What happens when we die? It’s an old question, one that only the dead have been able to answer so far. There are people who have had near-death experiences and been resuscitated after their heart has stopped, but even those accounts vary. What do you think happens after death? I’m fairly certain we just go into the dirt, but that’s not a very interesting story. What if – after your demise – the angel of death resurrected you, making a bargain with you to do his bidding. Harvesting the souls of monsters – that is to say: pedophiles, murderers, rapists. Would you take that deal? A lot of people would definitely say yes. People like Grace.
Grace is an independent comic created and illustrated by C. W. Thayer. The comic is also written by him with collaboration from Ron Milts on issues 3 and 4. There are four issues of the comic available over at Inland Blue Comics, with a fifth on the way!
On page two of the first issue Grace gets shot seven times and dies. And before you go decrying spoilers and turning away from this review, just know that this isn’t even the most shocking revelation in the comic so far. Grace is solicited by a mysterious being named Azrael who makes a deal with Grace. “Kill the bad men and you’ll get to live again. You’ll have enhanced everything and even if you get killed you’ll come back – it’ll hurt, but you’ll come back.” Pretty sweet deal if you’re into the whole vigilante killer thing. Grace thinks so, until it actually comes down to doing the deed.
Grace receives flashes and visions, they highlight who her target is and where they will be. And these are some nasty people. A pimp stringing along his girls with drugs and violence, a middle-aged woman trafficking in human flesh, a deceptive family man who remorselessly abuses his young son. All kinds of monsters. But what about the moral ramifications of taking another life? Grace grapples with that throughout the comic and I have a feeling most people would feel the same. Especially if, once you’ve got the vision of your target, you go into a sort of autopilot mode and kind of watch yourself go through the stalking and killing of these monsters.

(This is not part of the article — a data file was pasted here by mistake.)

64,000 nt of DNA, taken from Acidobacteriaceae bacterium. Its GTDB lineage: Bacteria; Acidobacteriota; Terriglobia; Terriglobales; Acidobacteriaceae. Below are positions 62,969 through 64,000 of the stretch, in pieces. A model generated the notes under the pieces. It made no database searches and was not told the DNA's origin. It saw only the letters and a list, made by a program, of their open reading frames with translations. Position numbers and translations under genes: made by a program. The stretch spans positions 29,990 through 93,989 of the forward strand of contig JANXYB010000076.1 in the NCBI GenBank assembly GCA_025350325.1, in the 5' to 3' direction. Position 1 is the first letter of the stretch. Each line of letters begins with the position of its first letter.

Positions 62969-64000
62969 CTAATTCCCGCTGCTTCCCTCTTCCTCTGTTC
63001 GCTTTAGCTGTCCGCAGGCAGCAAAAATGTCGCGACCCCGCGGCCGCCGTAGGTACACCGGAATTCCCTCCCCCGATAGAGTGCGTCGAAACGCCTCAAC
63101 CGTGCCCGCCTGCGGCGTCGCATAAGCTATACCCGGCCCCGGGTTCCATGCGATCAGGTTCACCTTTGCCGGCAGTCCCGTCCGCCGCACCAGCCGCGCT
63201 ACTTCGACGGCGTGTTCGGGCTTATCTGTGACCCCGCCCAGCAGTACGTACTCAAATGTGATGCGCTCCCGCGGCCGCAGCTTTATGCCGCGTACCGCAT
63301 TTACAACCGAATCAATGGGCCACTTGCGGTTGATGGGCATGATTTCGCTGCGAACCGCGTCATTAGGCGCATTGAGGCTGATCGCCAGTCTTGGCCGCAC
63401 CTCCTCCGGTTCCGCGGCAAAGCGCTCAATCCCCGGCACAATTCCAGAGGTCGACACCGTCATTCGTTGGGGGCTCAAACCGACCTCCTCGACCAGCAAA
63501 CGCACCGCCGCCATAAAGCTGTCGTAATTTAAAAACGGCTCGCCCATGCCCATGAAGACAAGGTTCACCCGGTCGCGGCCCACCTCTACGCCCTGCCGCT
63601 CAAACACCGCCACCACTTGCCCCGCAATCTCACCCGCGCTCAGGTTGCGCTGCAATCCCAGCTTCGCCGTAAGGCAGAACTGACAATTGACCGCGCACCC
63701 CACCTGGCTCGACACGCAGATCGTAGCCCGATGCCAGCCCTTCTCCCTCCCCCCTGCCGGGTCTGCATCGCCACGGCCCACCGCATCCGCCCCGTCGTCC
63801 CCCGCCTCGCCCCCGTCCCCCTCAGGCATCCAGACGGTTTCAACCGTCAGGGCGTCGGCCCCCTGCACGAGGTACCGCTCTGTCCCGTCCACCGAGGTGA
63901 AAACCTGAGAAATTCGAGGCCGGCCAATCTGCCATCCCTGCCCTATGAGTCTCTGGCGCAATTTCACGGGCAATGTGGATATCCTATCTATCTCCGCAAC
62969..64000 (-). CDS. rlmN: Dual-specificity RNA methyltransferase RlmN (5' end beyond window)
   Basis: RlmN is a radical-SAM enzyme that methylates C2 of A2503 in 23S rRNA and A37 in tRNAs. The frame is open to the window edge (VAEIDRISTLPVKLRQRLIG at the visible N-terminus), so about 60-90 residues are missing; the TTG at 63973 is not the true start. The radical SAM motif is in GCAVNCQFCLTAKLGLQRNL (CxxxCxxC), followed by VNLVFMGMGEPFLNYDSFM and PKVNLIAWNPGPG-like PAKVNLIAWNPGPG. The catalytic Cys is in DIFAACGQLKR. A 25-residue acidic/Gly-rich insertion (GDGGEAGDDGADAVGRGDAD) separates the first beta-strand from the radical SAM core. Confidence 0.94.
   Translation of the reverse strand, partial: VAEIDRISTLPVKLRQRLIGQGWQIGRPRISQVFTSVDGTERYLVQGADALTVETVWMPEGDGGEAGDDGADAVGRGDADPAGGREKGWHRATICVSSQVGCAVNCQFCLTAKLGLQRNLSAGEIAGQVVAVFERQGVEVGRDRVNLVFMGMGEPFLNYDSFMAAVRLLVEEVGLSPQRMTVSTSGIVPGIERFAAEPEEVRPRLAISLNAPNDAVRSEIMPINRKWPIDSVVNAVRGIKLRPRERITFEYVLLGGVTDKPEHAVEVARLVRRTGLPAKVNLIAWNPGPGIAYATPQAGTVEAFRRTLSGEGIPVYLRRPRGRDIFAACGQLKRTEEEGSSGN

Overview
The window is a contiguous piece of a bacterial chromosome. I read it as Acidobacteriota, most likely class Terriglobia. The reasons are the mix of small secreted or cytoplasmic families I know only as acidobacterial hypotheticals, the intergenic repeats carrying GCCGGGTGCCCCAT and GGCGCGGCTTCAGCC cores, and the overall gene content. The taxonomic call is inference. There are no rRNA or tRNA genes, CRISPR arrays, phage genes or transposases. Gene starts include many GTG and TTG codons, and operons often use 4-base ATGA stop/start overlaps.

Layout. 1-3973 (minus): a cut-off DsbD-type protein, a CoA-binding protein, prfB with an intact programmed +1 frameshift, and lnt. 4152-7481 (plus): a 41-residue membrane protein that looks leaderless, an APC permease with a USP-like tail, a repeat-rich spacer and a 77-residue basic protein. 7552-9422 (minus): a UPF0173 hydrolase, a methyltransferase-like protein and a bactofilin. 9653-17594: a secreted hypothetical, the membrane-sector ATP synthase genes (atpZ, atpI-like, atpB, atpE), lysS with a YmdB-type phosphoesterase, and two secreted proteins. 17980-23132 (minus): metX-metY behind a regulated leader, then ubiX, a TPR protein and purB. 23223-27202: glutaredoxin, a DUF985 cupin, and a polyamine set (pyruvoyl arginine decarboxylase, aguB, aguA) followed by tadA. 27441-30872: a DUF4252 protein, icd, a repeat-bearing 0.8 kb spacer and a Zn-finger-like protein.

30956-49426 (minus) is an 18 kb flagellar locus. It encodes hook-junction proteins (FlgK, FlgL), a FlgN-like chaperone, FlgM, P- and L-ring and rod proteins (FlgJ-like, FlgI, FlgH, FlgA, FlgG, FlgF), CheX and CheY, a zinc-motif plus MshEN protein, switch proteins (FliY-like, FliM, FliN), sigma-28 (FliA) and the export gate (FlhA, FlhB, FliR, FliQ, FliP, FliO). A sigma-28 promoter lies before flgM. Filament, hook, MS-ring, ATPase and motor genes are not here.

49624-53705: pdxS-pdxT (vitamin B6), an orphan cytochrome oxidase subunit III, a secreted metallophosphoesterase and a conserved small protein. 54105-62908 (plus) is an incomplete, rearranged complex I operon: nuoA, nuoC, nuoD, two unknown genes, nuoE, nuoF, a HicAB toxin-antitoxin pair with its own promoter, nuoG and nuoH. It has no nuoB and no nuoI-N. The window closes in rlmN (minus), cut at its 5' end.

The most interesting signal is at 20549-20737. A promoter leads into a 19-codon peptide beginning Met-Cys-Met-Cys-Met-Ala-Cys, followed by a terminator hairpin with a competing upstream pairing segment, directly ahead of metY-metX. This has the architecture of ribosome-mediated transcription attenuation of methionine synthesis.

There’s plenty more of the plot that I could go through over the course of the four issues, but let’s leave some of the surprises for prospective readers, shall we?
Thayer has developed a very interesting premise in Grace. And like all good art it makes one question their own convictions after having experienced it. Not only does the reader grapple with the premise of the comic, but there’s also a bit of mystery involved in the telling of the story so far. Grace isn’t necessarily unique, and Thayer – with Ron Milts writing a lot of the later issues – drops just enough hints and tidbits to keep the reader interested. It’s definitely a page turner in that regard.
Tackling an entire comic on your own is definitely a massive undertaking. Yes, you have the advantage of not having to explain your vision to another artist, but let’s be honest – that’s a lot of work! Thayer seems to be up to the task. Four comics published with a fifth on the way, all illustrated by him? That’s something to be proud of. It’s also worth mentioning that the majority of the comic is black and white, using color sparingly to great effect. It’s a very moody comic and the art has it bordering somewhere between noir/mystery and The Walking Dead. Even in its minimalism there are moments of excitement, sentiment, and intrigue. Do not underestimate this series.
Comics can be about anything. Literally. Anything. And it’s comics like Grace that demonstrate that point. Here’s hoping modern comics don’t go changing!